(2000) point out that because students entering higher education now differ much more in terms of their
communicative abilities, the assumption that all students will already possess the skills necessary for
successful learning at university when they enter is no longer valid. Therefore, the need to focus efforts on
listening and interpersonal skills development is more apparent now than ever before.
The cultural diversity of the student population is also increasing, and this too has important implications for
listening and interpersonal skills training. Cross-cultural variations in terms of communication are extensive
and extend far beyond simple language differences. Variations with regard to the meaning of
communicative cues have the potential to create misunderstanding or discomfort. For example, individuals
who do not come from “close contact” cultures (see Guirdham, 2002) are likely to experience discomfort in
interactive situations where close proximity is required (Hayes, 2002). Argyle (1994) also provides details
of cross-cultural differences in a number of other non-verbal behaviours relating to communication including
gesturing and gaze.
At a more general level, Guirdham (2002) points out that there are also cross cultural differences in the
emphasis placed on expressive relative to receptive communication strategies. Eastern cultures tend to focus
on skills linked to receiving signals (e.g. listening) while Western cultures tend to be more sender (e.g.
speaking) orientated.
Clearly, in order to accommodate the needs of the increasingly diverse student population it is important that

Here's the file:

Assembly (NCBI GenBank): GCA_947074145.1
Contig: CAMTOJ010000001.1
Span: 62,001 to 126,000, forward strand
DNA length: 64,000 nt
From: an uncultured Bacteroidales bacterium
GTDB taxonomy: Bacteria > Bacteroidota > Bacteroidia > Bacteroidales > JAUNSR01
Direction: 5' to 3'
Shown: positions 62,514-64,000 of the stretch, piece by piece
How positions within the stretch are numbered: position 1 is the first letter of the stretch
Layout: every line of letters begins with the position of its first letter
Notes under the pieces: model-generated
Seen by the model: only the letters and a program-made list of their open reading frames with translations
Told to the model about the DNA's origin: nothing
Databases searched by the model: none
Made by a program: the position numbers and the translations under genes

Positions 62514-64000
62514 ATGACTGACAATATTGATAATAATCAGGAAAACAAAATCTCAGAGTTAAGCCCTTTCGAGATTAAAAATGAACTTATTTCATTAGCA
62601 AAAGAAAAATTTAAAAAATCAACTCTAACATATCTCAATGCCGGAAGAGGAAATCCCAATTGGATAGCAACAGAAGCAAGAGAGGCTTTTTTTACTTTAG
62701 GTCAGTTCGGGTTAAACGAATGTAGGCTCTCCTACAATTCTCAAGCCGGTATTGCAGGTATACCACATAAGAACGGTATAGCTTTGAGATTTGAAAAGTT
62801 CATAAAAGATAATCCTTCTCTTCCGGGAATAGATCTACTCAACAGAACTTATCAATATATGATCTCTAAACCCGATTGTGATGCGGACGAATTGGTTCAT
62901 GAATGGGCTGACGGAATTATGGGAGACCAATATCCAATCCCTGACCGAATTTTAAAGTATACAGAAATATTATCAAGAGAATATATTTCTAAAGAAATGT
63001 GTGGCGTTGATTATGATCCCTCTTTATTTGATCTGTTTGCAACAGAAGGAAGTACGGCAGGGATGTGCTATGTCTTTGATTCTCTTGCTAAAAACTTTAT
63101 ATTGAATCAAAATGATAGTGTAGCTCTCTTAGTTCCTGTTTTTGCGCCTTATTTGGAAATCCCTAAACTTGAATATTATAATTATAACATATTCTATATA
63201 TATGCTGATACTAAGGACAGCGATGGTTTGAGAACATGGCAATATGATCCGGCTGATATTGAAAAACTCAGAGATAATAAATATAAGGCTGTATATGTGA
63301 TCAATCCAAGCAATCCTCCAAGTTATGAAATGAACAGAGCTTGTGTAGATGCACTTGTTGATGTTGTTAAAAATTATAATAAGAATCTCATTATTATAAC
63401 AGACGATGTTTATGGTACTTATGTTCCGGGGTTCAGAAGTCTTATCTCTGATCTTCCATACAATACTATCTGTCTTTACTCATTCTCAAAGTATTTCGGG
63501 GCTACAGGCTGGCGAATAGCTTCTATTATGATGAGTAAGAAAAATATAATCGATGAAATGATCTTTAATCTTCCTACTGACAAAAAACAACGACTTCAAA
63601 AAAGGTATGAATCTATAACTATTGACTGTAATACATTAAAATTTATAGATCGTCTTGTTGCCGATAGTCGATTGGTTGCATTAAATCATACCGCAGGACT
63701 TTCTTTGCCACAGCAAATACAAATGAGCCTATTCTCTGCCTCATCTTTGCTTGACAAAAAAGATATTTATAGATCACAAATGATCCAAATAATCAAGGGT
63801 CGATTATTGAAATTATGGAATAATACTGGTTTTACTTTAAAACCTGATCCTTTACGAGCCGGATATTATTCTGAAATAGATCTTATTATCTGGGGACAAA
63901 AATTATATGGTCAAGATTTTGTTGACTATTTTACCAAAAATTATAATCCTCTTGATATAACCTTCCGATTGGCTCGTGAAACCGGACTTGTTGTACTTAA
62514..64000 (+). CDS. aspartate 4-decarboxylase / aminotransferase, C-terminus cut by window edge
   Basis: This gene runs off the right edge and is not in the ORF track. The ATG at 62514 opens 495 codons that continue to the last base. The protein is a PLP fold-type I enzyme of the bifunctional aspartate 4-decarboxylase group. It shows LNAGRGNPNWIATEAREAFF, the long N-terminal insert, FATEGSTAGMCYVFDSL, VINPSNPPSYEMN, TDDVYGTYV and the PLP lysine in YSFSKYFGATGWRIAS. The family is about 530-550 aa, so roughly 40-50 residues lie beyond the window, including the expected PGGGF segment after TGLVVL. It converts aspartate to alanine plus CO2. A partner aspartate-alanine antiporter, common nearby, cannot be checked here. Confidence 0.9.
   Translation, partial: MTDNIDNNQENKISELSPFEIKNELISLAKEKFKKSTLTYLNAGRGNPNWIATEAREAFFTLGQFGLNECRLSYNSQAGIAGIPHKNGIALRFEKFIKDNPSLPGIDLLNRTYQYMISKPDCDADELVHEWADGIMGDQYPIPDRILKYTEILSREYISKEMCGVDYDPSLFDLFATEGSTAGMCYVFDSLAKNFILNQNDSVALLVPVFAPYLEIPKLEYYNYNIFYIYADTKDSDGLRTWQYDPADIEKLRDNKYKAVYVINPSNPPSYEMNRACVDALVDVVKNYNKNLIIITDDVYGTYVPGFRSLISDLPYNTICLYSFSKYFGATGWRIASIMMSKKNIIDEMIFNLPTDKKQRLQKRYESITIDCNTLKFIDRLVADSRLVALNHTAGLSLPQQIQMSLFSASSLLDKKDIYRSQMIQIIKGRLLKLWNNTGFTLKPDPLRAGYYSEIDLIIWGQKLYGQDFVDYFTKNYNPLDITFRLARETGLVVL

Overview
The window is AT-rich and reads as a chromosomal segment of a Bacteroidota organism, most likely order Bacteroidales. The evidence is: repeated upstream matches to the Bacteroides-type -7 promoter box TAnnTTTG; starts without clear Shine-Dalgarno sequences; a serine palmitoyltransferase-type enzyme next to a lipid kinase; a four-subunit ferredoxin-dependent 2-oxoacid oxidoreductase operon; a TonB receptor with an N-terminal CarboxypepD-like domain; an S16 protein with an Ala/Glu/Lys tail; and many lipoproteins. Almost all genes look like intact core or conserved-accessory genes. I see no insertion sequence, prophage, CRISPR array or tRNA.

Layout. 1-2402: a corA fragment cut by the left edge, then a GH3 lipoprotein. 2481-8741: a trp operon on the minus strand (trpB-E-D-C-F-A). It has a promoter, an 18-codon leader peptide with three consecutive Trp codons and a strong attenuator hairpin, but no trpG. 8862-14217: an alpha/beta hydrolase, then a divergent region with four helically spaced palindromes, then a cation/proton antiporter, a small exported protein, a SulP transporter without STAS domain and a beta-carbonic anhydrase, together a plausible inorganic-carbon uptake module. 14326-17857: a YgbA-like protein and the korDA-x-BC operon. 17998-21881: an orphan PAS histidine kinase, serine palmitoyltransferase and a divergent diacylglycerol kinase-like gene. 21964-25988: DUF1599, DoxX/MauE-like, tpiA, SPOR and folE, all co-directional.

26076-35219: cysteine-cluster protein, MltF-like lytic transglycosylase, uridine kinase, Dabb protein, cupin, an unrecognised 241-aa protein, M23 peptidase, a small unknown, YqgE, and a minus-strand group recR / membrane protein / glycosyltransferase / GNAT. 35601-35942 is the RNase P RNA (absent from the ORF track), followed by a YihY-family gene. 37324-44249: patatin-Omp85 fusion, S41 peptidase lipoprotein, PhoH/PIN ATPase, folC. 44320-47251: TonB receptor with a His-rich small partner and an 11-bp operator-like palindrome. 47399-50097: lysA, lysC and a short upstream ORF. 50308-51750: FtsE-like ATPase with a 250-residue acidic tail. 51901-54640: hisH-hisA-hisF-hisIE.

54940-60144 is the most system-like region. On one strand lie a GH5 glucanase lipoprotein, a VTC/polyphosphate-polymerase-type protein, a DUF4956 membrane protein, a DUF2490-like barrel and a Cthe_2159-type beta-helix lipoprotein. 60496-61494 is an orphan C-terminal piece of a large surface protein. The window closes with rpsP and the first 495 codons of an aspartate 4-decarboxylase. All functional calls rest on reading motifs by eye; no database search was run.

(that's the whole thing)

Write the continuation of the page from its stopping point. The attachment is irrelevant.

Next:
listening and interpersonal skills teaching and assessment take into account variations between students in
terms of both their abilities and cultural backgrounds.
This review provides an introduction to various issues relating to the development of listening and
interpersonal skills in higher education. It is clear from the literature presented here that effective
interpersonal functioning is supported by a number of different, but inter-related skills. The value placed on
these skills by employers and the key role that they play in promoting effective learning demonstrates their
importance. Although some disciplines have a history of emphasising listening and interpersonal skills,
there are also many disciplines in which they have been relatively neglected until recently.
The literature reviewed here suggests that this situation is now changing and a number of different examples
of good practise in the development of these skills were described. It is clear that some disciplines are
actively developing students‟ interpersonal communication skills using role-play, video feedback and other
interactive activities. However, one limitation of these initiatives is that many of the learning resources
supporting the interactions are specialist in nature using, for example, case studies which relate to specific
client groups. Despite this, a lot of positive work is being done in the area of listening and interpersonal
skills development. Opportunities to encourage self-development are evident in many educational
institutions with learning development centres providing resources and training sessions including
interpersonal communication. The Skills Centre at the University of Leeds (
offers web resources and workshops and these will be supplemented by the work of the LearnHigher CETL.
As a result of this study a dedicated website will be developed to link to a bank of qualified information and
activity resources. In addition, where there is a need that cannot be met by existing resources, generic, reusable learning objects will be developed that can be integrated into individual learning programmes.